What’s in it for me? That’s what your employees may be asking themselves when they hear about your wellness program. It’s a natural question. People are encouraged to do something if it will provide a benefit or the alternative would have a greater cost. Here are a few tips, based on motivation theory, to make recruitment for your wellness program a success.
It is also important to give your members context to understand that the program goals and expectations are achievable. Email or notice reminders go a long way. Here’s some sample text:
“The average American walks 5,117 steps per day. Adding an extra 15-minute brisk walk (about 1,500 steps) in your day could get you to that 6,000 step goal!”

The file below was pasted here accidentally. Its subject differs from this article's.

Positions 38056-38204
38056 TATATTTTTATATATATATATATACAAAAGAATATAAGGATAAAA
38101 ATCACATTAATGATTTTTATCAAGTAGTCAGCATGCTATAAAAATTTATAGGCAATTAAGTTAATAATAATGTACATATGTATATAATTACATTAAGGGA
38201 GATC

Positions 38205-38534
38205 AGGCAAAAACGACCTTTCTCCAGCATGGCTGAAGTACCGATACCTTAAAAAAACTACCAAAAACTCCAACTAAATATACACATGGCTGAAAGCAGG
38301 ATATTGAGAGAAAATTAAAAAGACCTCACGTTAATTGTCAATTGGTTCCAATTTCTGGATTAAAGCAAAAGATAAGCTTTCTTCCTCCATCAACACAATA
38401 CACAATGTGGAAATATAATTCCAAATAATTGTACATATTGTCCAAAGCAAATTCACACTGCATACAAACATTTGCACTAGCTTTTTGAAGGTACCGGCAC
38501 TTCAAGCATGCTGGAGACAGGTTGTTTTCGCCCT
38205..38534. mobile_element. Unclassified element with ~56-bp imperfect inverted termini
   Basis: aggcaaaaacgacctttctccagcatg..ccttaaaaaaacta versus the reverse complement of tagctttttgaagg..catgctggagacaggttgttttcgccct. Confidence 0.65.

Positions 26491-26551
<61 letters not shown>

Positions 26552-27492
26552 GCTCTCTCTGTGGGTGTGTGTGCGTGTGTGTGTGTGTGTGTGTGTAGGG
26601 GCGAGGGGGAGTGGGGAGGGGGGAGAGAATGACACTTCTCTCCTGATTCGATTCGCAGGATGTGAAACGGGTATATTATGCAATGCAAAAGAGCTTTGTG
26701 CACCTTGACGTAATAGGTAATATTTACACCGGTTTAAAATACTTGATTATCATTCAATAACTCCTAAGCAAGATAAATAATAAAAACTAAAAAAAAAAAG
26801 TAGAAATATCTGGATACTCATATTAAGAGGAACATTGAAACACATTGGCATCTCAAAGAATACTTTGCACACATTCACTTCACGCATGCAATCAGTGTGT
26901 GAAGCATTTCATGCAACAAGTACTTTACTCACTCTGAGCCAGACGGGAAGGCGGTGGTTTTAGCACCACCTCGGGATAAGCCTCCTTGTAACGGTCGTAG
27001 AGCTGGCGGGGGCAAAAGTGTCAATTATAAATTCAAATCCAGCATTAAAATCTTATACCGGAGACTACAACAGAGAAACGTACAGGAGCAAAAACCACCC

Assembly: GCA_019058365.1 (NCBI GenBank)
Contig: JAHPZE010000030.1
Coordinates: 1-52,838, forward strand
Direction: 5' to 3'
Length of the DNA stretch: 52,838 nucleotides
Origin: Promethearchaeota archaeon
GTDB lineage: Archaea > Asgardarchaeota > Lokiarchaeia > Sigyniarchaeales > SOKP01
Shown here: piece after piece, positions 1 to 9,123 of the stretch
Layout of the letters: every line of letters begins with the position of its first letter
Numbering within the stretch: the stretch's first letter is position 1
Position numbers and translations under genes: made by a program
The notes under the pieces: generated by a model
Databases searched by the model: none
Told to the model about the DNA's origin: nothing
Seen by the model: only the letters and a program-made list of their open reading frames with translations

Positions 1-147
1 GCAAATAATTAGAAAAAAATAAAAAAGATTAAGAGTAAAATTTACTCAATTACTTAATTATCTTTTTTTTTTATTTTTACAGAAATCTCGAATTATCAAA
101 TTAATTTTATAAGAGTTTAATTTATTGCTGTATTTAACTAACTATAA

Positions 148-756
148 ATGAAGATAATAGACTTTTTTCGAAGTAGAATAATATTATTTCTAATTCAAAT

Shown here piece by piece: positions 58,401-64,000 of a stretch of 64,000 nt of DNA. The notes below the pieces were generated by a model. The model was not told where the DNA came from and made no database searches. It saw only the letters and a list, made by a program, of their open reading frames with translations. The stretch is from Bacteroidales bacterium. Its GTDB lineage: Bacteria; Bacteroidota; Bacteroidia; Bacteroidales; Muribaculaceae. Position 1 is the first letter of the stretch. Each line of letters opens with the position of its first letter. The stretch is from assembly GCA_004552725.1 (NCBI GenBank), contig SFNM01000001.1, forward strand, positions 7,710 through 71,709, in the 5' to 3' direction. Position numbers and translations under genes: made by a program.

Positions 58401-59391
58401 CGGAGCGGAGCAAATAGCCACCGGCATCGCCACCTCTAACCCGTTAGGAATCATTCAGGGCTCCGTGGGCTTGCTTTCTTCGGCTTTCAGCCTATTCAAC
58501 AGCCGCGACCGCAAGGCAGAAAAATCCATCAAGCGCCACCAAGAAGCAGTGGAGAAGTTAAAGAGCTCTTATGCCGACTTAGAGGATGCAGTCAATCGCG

You can also add a comment to the challenge discussion board sharing fitness facts and asking members what they are doing to meet their goals. Members can learn from each other and encourage others in their fitness goals.
Make Goals ClearRewards, either financial or non-financial, can work well as motivation for wellness program participation if you clearly identify specific targets, such as step goals or other desired behaviors. Examples:
|Member registers by deadline||Entered into a raffle for a fitness tracker|
|Member reaches 8,000 steps/day average during challenge||Receives gift card to local coffee shop|
|Team with the highest step average and highest member participation||Healthy, catered lunch party|
|Member reaches 300,000 total steps during challenge||$200 discount on health insurance premium|
|Member who improved the most throughout the challenge||Coffee meeting with CEO or other executive|